King Street Showing Post Office in Berlin, Ontario (Kitchener) (front)
Post card showing the post office in King Street, Berlin, (Kitchener), Ontario. Image Citation: Flickr/Community Archives

Berlin becomes Kitchener

The city bell rang for 10 minutes when the post office’s clock struck midnight on 1 September 1916. This was the extent of the public celebration that marked Berlin’s passing and Kitchener’s arrival.

“Greetings to the citizens of Kitchener”

Union Jacks encircled The Daily Telegraph’s banner greeting on 1 September. Approximately half of its front page’s real estate was devoted to the name change: the postmaster general’s proclamation, the ringing of the city bell, the city’s history, and even a prominent story about Alderman Hahn’s birthday.

In the midst of their celebrations, the paper’s editors seized the opportunity to puff their feathers and preen their efforts as diligent and accurate:

The Telegraph, as usual, was the first to give this official information [the postmaster general’s proclamation] publicity by means of a bulletin on the window and the news that the Post Office Department had authorised the change spread rapidly throughout the city with great rapidity.

This information came as a surprise to a goodly number who were led astray by a rumour circulated by a local newspaper that the postmaster general would not sanction the change of the Berlin Post Office. There was general satisfaction expressed by citizens that the matter was finally settled.

At noon Mayor Hett read the proclamation to an assembled crowd on city hall’s steps. It was the customary thing to do whenever a village, town or city changed its name. Three cheers were given for the new name and  “three rousing cheers” for the Allies. God Save the King ended the ceremony.

“Revolutionary outbreaks in Greek towns”

Meanwhile, almost all of The News-Record’s front page on 1 September concerned itself with a myriad of other events and issues: the revolution in Greek Macedonia, the looming railwaymen strike in the US, and the theatre of war in Balkans. Locally, the big story detailed t the minutiae of resolutions adopted by the Municipal Association (“…That Section 118 be amended by striking out the word ‘DURING’ in the first and fifteenth lines and adding the first and adding the word ‘IN’ in lieu thereof…”).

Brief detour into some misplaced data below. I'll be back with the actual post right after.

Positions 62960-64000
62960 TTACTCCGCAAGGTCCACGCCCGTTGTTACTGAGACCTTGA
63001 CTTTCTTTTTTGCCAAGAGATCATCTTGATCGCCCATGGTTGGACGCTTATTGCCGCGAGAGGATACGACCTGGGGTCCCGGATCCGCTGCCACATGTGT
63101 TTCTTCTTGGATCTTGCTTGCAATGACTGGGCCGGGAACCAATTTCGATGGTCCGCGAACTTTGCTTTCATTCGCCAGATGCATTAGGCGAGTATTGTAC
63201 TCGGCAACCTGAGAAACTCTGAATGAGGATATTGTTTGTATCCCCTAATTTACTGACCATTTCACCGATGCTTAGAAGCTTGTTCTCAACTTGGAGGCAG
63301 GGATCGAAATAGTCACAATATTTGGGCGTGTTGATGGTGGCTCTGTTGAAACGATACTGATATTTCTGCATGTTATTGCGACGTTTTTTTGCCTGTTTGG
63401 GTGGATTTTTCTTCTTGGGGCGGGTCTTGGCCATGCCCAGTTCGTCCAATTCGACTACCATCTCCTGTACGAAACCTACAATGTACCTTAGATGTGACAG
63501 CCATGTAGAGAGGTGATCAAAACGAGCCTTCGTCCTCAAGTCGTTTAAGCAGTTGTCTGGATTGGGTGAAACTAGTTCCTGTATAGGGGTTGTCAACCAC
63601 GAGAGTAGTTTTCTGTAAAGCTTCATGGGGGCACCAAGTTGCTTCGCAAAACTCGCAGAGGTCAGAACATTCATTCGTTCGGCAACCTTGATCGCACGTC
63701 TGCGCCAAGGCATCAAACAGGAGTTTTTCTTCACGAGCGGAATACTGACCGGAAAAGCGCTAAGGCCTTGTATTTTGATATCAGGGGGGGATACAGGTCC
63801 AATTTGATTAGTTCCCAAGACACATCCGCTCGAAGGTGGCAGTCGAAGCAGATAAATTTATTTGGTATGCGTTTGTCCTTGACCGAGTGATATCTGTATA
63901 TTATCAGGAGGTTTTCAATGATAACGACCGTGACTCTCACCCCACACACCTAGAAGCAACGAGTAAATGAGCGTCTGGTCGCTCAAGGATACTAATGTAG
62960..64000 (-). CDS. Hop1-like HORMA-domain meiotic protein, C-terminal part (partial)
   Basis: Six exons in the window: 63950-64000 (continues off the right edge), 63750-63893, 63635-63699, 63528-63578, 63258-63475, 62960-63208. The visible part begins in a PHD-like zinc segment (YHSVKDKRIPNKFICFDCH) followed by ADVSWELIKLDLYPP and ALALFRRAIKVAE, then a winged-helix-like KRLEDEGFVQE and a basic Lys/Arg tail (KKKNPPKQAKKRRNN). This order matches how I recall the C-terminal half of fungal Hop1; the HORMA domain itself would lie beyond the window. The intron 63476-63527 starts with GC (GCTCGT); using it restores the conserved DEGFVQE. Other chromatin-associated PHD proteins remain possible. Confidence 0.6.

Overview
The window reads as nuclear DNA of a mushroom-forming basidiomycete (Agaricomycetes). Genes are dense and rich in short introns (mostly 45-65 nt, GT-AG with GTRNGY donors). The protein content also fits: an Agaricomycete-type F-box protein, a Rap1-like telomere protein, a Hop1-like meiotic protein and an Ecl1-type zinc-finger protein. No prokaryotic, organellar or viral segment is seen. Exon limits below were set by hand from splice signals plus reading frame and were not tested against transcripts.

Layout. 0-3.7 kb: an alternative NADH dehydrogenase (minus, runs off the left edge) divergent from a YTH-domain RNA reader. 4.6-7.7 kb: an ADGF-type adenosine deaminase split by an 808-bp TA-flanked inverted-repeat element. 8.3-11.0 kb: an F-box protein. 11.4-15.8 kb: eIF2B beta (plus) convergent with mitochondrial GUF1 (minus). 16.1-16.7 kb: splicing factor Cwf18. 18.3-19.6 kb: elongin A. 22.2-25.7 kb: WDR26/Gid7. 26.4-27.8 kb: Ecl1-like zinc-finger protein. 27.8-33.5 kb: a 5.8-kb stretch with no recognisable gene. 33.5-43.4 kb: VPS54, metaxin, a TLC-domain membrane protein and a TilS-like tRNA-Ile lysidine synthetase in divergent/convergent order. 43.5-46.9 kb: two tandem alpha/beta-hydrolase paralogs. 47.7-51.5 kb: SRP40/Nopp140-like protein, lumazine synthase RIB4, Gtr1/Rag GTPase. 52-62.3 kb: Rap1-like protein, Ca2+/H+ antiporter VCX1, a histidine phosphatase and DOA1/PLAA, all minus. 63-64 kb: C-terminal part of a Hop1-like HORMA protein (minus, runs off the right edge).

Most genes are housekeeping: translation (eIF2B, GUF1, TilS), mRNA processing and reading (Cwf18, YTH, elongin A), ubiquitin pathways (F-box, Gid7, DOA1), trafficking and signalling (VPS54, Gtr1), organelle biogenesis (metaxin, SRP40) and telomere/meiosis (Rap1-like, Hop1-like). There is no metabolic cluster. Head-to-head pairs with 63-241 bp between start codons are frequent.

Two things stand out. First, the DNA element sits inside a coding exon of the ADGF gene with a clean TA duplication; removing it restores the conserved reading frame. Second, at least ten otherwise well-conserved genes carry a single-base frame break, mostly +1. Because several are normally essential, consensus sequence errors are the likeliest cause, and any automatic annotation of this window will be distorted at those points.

A somewhat perfunctory article announced the name change below the fold. The Post Office announced the name change on 31 August, but it went into effect on 1 September; letters addressed to Berlin will still arrive at their intended destinations.

As to the ringing of the city bell, the paper noted it “was a matter of surprise in view of the fact that the city council had decided not to hold any demonstration but to adopt the new name in silence. The mayor, when asked about the matter, said: “The orders to toll the bell were not given by me but by Chairman Hahn of the Fire and Light Committee, according to the information I received.”

Newspaper wars

A shot across the moveable type case

The day after the name change, The Telegraph stepped up its battle against The News-Record. The two newspapers took opposing sides in the name change battle, with the former siding with the name changers and the latter sympathetic to the old name or (if that was not possible) taking on neighbouring Waterloo’s name through amalgamation.

The Telegraph highlighted inflammatory statements in its competitor’s 1 September editorial about the city’s new name: the “coercive methods” used to carry out the bylaw; the possible role the courts could play in reviewing voting procedures; the small number of votes that brought in Kitchener. Editors found this a particularly bothersome line: “before peace and unity can be restored, the name matter will require to be re-submitted to a vote of the electors” and a council that will “implement [voters’] desires” would need to be selected in January’s elections.